Button to scroll to the top of the page.
Freedberg, Michael

Mike Freedberg

Assistant Professor
Kinesiology and Health Education


Phone: 512-232-6024

Office Location

Postal Address
Austin, TX 78712

Michael received his undergraduate degree in Psychology from Plattsburgh State University in New York in 2010 and received his PhD in Neuroscience from the University of Iowa in 2016. His dissertation topic is titled: Examining the effects of reward and punishment on incidental learning. Michael's research at the University of Iowa involved studying learning and memory in healthy younger and older adults and patients with Parkinson's disease. 

After receiving his doctorate, he completed a postdoctoral fellowship at the National Institute for Neurological Disorders and Stroke (NINDS) at the National Institutes of Health (NIH) in Bethesda, Maryland. Michael's work at NINDS involved the combined use of repetitive transcranial magnetic stimulation (rTMS) and fMRI to improve connectivity in targeted networks that support memory and understand interactions between memory networks.

Michael will be joining the department of Kinesiology and Health Eduction in January of 2021 as an Assistant Professor. He will continue to use rTMS and fMRI to understand the organization of the brain's memory networks, with an emphasis on developing targeted treatments to reduce memory loss in populations suffering from memory loss, such as patients with Alzheimer's disease, Traumatic Brain Injury, and older adults.

Dr. Freedberg uses repetitive transcranial magnetic stimulation and fMRI to identify mechanisms that support learning and memory in order to develop targeted therapies for patients suffering from memory loss.

Roembke, T., Freedberg, M., Hazeltine, E. & McMurray, B. (2020). Simultaneous training on overlapping grapheme phoneme correspondences augments learning and retention. Journal of Experimental Child Psychology191(March), 104731. doi:https://doi.org/10.1016/j.jecp.2019.104731.

Freedberg, M., Reeves, J., Hussain, S., Zaghloul, K. & Wassermann, E. (2020). Identifying site-and stimulation-specific TMS-evoked EEG potentials using a quantitative cosine similarity metric. Plos one15(1), e0216185. doi:https://doi.org/10.1371/journal.pone.0216185.

Freedberg, M., Toader, A., Wassermann, E. & Voss, J. (2019). Competitive and cooperative interactions between medial temporal and striatal learning systems. Neuropsychologia136(January), 107257. doi:https://doi.org/10.1016/j.neuropsychologia.2019.107257.

Freedberg, M., Reeves, J., Toader, A., Hermiller, M., Kim, E., Haubenberger, D., Cheung, Y., Voss, J. & Wassermann, E. (2019). Optimizing Hippocampal-Cortical Network Modulation via Repetitive Transcranial Magnetic Stimulation: A Dose?Finding Study Using the Continual Reassessment Method. Neuromodulation: Technology at the Neural Interface(October). doi:https://doi.org/10.1111/ner.13052.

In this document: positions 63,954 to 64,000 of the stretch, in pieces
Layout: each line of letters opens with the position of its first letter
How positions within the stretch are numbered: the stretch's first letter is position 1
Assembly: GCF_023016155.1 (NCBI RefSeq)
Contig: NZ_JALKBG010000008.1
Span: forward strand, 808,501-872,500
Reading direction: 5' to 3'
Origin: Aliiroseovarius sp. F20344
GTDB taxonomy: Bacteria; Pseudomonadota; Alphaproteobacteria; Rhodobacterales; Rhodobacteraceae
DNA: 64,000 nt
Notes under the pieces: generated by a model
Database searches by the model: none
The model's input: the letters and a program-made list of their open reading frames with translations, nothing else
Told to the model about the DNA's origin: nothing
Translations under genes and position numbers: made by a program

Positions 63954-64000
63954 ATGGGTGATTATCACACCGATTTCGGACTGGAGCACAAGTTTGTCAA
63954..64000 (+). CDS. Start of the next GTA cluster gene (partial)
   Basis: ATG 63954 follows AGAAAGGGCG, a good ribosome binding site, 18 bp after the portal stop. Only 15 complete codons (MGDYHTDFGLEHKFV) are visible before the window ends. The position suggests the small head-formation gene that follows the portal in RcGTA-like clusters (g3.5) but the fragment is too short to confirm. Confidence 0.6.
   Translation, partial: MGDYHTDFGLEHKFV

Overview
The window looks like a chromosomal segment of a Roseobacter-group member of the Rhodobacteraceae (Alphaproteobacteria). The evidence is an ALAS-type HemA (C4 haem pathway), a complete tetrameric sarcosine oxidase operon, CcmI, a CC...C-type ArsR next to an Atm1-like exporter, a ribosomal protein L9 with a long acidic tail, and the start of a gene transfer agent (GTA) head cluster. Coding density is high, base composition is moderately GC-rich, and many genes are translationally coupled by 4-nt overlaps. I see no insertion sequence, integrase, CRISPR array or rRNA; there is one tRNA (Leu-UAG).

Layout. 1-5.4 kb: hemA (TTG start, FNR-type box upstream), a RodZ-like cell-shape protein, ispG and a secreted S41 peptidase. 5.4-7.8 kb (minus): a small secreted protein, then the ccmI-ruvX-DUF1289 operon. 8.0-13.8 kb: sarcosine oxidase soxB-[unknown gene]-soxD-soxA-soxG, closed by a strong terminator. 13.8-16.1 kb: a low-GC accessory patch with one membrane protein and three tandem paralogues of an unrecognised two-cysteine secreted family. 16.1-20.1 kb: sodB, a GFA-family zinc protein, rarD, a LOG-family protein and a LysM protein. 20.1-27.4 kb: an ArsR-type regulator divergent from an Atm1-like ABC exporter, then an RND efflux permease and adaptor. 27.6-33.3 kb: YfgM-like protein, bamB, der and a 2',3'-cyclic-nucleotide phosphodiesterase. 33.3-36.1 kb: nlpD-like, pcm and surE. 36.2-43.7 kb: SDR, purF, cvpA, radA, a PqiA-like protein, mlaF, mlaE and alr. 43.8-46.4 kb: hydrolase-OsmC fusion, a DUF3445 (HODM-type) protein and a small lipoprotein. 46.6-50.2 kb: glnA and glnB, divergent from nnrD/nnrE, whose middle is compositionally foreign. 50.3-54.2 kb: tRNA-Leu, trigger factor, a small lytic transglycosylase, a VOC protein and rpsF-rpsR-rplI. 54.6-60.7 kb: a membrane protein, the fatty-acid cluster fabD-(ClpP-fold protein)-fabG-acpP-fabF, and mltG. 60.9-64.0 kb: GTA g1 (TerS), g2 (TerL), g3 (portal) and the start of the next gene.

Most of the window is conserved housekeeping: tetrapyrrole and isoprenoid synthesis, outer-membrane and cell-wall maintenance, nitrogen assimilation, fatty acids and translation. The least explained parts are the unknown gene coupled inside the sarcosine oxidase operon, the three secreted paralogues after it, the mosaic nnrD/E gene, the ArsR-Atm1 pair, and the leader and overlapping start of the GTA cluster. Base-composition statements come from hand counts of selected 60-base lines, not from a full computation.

Freedberg, M., Reeves, J., Toader, A., Hermiller, M., Voss, J. & Wassermann, E. (2019). Persistent enhancement of hippocampal network connectivity by parietal rTMS is reproducible. Eneuro6(5), ENEURO.0129–19.2019 . https://www.ncbi.nlm.nih.gov/pmc/articles/PMC6795558/. doi:doi: 10.1523/ENEURO.0129-19.2019.

Schintu, S., Freedberg, M., Alam, Z., Shomstein, S. & Wassermann, E. (2018). Left-shifting prism adaptation boosts reward-based learning. Cortex109(December), 279–286. doi:https://doi.org/10.1016/j.cortex.2018.09.021.

Voss, M., Clark, R., Freedberg, M., Weng, T. & Hazeltine, E. (2018). Striking a chord with healthy aging: memory system cooperation is related to preserved configural response learning in older adults. Neurobiology of Aging63(March), 44–53. doi:https://doi.org/10.1016/j.neurobiolaging.2017.11.001.

Clark, R., Hazeltine, E., Freedberg, M. & Voss, M. (2018). Age differences in episodic associative learning. Psychology and aging33(1), 144–157. doi:https://doi.org/10.1037/pag0000234.

Freedberg, M., Schacherer, J., Chen, K., Uc, E., Narayanan, N. & Hazeltine, E. (2017). Seperating the effect of reward from correctdive feedback during learning in patients with Parkinson's disease. Cognitive, Behavioral, & Affective Neuroscience17, 678–695. doi:https://doi.org/10.3758/s13415-017-0505-0.

Freedberg, M., Glass, B., Filoteo, J., Hazeltine, E. & Maddox, W. (2017). Comparing the effects of positive and negative feedback in information-integration category learning. Memory & Cognition45, 12–25. doi:https://doi.org/10.3758/s13421-016-0638-3.

Freedberg, M., Schacherer, J. & Hazeltine, E. (2016). Incidental learning of rewarded associations bolsters learning on an associative task.. Journal of Experimental Psychology: Learning, Memory, and Cognition42(5), 786–803. doi:https://doi.org/10.1037/xlm0000201.

Clark, R., Freedberg, M., Hazeltine, E. & Voss, M. (2015). Are There Age-Related Differences in the Ability to Learn Configural Responses?. Plos one10(8), e0137260. https://journals.plos.org/plosone/article?id=10.1371/journal.pone.0137260. doi:https://doi.org/10.1371/journal.pone.0137260.

Freedberg, M., Wagschal, T. & Hazeltine, E. (2014). Incidental learning and task boundaries. Journal of Experimental Psychology: Learning, Memory, and Cognition40(6), 1680–1700. doi:https://doi.org/10.1037/xlm0000010.